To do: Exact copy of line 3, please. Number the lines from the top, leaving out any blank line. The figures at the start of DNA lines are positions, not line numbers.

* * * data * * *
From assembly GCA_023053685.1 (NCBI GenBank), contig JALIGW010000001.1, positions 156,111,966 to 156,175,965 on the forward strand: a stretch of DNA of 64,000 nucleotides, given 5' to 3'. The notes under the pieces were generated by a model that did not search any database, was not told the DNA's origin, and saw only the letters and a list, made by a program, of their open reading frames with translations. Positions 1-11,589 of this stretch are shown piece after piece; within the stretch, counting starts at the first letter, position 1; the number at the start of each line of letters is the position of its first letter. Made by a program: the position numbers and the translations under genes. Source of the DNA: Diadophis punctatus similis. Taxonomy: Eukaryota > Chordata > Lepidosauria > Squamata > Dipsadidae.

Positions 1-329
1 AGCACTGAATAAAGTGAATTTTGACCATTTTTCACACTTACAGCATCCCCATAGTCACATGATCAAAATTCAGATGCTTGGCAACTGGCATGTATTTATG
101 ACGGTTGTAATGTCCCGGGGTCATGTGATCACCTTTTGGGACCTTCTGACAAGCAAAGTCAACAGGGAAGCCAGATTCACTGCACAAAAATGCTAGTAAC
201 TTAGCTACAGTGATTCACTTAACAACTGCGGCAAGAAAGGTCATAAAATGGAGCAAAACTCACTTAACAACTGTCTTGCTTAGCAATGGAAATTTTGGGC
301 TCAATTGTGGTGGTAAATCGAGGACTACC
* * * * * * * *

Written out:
1 AGCACTGAATAAAGTGAATTTTGACCATTTTTCACACTTACAGCATCCCCATAGTCACATGATCAAAATTCAGATGCTTGGCAACTGGCATGTATTTATG